You’ve done your homework: you know the exact criteria you and the meeting planners want met in a keynote speaker for your conference. You search the net and find the names of five speakers that seem to meet your criteria. Their videos are great, their topics are perfect, their testimonials proclaim them to be gods. So how to choose? There are some warning signs that will let you know that the person may not be who they claim to be:
1. Watch out for the generic proclamations like ‘Best’ ‘Top Speaker in X Field’. Everyone says that. It doesn’t mean anything. Read between the lines: do their goals meet your goals? Are the testimonials from real people from real companies? Do they say something substantial – like, ‘Sharon Drew really made a difference to our audienceand they walked away with skills to work with gatekeepers’ vs. ‘Great speaker! We loved her!’
2. Careful about the online video. Some speakers put on great outfits, hire a local stage, and video themselves speaking to an empty space. After shooting they add in a sound track and cut in shots of audiences. This sometimes happens with less pricey speakers because they don’t have the real footage to show. A professional will have audience shots with them in the frame.
3. Check the pricing. If they claim to be top performers or thought-leaders, make sure their pricing is in line with who they say they are. Top performers and thought-leaders are priced higher. If you see a lower price and higher claims, take care. I recently visited a site of a man who called himself a futurologist, with a page of credentials about how brilliant he is, with a very low price. If he was that good, his price would have been higher. And, yes, price is generally a good indicator of performance. Low price means someone just starting out; it doesn’t necessarily mean a bad speaker or bad content. In fact, sometimes these folks are terrific. But in all likelihood, the higher priced speakers will have a higher probability of giving you exactly what you want: quality, customization (vocabulary, concepts, speaking topics), and vast knowledge of the field, rather than a ‘stump speech’. You get pretty much what you pay for.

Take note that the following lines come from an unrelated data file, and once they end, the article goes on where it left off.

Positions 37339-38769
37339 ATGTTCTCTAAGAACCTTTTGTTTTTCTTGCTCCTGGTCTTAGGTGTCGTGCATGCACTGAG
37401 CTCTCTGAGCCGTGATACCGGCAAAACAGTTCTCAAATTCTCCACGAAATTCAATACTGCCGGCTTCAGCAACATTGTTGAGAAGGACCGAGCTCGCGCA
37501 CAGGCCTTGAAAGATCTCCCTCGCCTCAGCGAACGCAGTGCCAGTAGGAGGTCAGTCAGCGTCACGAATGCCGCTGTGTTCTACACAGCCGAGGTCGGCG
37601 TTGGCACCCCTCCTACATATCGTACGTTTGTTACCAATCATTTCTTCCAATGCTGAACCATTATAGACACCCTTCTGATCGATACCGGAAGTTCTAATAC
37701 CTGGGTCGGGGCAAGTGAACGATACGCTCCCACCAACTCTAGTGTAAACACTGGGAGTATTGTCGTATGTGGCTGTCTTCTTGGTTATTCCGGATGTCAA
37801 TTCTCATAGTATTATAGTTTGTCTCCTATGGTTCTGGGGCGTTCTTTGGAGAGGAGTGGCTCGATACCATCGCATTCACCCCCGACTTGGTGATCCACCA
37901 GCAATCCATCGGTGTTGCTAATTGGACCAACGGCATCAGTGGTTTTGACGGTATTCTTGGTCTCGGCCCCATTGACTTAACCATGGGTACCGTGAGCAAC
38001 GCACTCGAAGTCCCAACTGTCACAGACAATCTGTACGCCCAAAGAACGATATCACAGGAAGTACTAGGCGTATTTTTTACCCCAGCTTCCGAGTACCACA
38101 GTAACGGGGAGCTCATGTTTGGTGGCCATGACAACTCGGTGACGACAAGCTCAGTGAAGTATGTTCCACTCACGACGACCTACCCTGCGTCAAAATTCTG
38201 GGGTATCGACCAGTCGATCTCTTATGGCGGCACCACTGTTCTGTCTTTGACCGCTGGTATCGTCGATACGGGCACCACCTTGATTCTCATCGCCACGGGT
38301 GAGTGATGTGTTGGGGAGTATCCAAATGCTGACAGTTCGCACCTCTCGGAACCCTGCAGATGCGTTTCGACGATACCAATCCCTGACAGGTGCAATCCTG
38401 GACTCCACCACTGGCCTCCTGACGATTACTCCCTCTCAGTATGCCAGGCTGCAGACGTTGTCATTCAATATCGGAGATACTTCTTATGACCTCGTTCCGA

4. Don’t be swayed by the books they’ve authored. Most speakers write books to give themselves credibility, but anyone can write a book these days. Is the book a NYTimes bestseller? Has the book won awards by reputable groups in your field? Have you read a chapter or two – and is it professionally edited? Folks who attempt to deceive here won’t give you what you pay for.
5. If all else fails, have several members of the planning team speak with each of them and compare notes.
Great speakers are like any professionals deemed ‘great’: they know their fields and the challenges, are recognized as having something new to say that addresses the challenges you face, can lead your audience to new knowledge and insights. And it will be obvious when you go to their sites that they are professionals. A caution: when in doubt, don’t.